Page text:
Tuesday 23 January 2018

Return to 16-team top flight on agenda for National Football League

Martin Breheny

Martin Breheny

GALWAY, Monaghan, Louth and Westmeath will be the big winners if a proposal to restructure the Allianz Football League is accepted by Central Council on Saturday.

Galway and Monaghan were due to be relegated to Division 2 next year but will be granted a reprieve if the plan to increase Division 1 from eight counties to 16 (divided into two groups) is adopted.

Louth and Westmeath, the top two in Division 3 this year, were due to be promoted to Division 2 but are now in line to advance directly to the top flight.

Under the proposal, the following 16 counties will be in Division 1 (two groups of eight, decided by open draw) in 2012: Cork, Dublin, Kerry, Mayo, Down, Armagh, Monaghan, Galway, Donegal, Laois, Derry, Tyrone, Kildare, Meath, Westmeath, Louth.

The top two in each section qualify for the semi-finals, which will return to the Division 1 schedule for the first time since 2007.

Divisions 2 and 3 will comprise the following: Division 2 -- Antrim, Sligo, Wexford, Offaly, Cavan, Tipperary, Roscommon, Longford; Division 3 -- Limerick, Waterford, Wicklow, Fermanagh, Carlow, Clare, Leitrim, London, Kilkenny.

Up to a few years ago, the top 16 were divided into Divisions 1A and 1B, followed by 2A and 2B, with inter-linked promotion. The bottom two in Division 1A were replaced by the top two in 2A, similarly with 1B and 2B.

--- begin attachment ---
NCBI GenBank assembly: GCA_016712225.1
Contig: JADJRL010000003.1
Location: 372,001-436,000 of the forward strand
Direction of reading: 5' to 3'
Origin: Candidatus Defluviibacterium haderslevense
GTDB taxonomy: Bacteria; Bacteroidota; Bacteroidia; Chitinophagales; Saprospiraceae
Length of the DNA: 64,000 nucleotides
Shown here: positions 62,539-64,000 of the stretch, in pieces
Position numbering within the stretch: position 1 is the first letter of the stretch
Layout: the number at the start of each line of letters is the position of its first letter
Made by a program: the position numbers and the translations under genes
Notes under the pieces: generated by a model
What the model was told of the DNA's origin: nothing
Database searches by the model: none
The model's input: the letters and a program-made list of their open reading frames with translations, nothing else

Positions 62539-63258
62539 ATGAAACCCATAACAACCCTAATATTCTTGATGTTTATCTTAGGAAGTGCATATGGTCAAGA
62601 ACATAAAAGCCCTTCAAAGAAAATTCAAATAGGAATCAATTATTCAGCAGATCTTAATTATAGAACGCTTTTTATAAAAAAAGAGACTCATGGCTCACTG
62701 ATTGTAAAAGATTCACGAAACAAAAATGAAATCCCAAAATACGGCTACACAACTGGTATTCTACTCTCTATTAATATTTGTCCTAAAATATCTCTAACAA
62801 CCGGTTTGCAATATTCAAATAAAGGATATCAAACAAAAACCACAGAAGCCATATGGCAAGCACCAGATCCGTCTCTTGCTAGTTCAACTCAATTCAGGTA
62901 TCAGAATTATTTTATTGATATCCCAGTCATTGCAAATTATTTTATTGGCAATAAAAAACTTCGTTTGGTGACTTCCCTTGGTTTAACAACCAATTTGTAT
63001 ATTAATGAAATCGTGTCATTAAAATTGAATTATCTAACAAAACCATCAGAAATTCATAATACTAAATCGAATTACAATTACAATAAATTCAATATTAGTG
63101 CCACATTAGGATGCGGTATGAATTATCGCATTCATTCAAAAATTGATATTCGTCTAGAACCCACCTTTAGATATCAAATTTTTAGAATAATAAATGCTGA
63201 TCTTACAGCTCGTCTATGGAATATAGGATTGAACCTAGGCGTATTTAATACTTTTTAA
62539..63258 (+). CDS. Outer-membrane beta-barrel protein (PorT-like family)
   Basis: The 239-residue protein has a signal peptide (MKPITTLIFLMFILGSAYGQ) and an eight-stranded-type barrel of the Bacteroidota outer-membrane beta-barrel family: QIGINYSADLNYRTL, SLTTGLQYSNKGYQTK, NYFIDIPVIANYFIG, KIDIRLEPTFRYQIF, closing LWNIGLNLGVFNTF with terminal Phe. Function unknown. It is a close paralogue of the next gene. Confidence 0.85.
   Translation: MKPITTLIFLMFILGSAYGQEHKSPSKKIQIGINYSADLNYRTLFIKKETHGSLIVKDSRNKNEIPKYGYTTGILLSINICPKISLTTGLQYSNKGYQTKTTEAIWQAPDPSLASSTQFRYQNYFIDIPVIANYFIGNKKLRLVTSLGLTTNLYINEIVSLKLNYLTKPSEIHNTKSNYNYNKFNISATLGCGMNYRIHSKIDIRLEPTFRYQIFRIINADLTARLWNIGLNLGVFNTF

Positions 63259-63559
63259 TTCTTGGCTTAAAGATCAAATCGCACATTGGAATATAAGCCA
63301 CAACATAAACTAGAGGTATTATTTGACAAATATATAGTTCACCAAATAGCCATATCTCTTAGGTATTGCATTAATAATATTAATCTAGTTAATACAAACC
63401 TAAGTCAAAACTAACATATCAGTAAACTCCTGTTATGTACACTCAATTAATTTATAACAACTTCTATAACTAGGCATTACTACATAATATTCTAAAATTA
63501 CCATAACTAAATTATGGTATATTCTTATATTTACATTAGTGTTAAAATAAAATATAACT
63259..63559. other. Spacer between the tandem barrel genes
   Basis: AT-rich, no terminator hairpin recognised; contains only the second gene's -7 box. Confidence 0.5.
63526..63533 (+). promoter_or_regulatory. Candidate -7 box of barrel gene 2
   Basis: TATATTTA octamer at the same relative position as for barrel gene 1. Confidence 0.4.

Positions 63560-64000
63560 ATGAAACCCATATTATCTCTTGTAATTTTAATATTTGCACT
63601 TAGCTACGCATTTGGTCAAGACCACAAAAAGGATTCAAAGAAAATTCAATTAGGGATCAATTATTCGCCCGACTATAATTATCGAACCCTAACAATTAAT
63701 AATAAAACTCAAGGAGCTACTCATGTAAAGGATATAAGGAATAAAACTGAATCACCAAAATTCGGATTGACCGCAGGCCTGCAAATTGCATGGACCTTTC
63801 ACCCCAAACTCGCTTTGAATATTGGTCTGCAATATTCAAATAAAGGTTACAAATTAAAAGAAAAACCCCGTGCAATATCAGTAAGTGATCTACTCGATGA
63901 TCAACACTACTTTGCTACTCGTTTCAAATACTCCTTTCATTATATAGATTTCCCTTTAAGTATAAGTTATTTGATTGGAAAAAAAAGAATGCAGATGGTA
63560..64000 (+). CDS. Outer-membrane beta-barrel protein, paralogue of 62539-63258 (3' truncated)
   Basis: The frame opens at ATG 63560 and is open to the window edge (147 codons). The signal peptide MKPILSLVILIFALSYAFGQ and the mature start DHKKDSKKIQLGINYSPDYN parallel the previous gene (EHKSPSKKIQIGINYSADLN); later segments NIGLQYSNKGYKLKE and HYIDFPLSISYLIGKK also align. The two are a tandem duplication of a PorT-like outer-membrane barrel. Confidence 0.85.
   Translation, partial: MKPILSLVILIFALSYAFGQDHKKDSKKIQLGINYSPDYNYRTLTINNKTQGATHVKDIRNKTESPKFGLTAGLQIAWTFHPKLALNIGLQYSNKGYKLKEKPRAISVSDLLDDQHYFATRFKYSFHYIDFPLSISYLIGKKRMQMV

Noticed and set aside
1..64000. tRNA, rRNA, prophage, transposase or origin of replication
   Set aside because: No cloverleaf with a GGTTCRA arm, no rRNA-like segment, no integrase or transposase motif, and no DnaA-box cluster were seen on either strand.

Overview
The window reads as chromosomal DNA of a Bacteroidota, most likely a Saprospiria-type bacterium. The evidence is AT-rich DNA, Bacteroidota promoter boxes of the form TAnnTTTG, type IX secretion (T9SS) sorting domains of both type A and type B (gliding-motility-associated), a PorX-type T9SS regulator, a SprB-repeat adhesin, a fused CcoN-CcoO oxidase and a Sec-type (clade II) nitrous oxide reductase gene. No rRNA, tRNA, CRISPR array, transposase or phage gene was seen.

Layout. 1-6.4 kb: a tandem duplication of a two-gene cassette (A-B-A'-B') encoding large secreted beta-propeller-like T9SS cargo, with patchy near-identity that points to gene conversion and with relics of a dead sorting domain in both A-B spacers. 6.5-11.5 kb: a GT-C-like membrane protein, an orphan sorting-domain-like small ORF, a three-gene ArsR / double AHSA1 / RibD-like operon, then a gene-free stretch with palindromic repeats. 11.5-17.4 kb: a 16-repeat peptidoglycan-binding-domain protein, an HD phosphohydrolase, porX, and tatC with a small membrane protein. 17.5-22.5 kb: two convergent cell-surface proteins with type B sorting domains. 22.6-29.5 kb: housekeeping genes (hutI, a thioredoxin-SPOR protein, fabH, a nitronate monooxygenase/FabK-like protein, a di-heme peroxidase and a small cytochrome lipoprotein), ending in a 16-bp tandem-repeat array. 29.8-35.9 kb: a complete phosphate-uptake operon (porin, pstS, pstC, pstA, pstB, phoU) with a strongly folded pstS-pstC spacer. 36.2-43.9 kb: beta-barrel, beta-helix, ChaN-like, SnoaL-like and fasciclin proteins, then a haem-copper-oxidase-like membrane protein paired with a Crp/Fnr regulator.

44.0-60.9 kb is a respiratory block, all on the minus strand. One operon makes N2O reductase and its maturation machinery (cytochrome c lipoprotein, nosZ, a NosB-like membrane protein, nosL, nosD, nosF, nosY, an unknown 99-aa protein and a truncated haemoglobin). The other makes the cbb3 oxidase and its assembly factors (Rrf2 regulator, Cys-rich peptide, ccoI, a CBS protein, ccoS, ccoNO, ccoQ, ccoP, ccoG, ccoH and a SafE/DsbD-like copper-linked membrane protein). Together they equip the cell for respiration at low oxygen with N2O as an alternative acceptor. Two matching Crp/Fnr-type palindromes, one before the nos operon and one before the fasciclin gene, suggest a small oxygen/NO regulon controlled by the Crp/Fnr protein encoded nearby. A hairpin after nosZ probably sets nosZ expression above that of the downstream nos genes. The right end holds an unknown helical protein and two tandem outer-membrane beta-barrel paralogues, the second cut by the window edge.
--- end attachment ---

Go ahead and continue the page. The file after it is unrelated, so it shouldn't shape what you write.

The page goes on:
However, the new proposal, while advocating the return to a 16-county Division 1, proposes retaining Divisions 2 and 3 in their current format.

GAA head of games administration Feargal McGill said that the proposal to revamp Division 1 was designed to bring added freshness to the competition and to ensure that there was greater variety in the pairings.

The amended system would apply for two seasons, after which the 16 Division 1 teams would again be divided by an open draw.

"We think that by doing it that way, it would freshen things up every two years. It would also greatly add to the incentive for the teams outside Division 1 to work as hard as possible to get into the top group," he said.

Monaghan manager Eamonn McEneaney welcomed the proposal, believing that it would energise the Division 1 league and increase the incentive for counties lower down.

"I'm not just saying that because Monaghan were due to drop to Division 2 next year. I had the opposite experience with Monaghan and Louth in the past when the league was changed and we lost out.

"I just think that having the 16 top teams in two groups would work well, especially now that semi-finals are on the way back. It would also be a boost to teams lower down, as the path to Division 1 wouldn't be as long," he said.

The big risk attached to separating teams by open draw is that it could produce a geographical imbalance, involving Leinster and/or Ulster counties, since each province has six counties in the top 16.

In theory, that could lead to six Leinster counties in one group and six from Ulster in the other section, leaving only Cork, Kerry, Galway and Mayo as the 'outsiders' in provincial parties.

Among the other proposals considered was a north-south geographical division of counties, based on a line from Dublin to Galway. However, that has been ruled out and instead Central Council will vote on the plan to return to a 16-team Division 1.

They will also discuss three different proposals to reconfigure the hurling League.

Irish Independent

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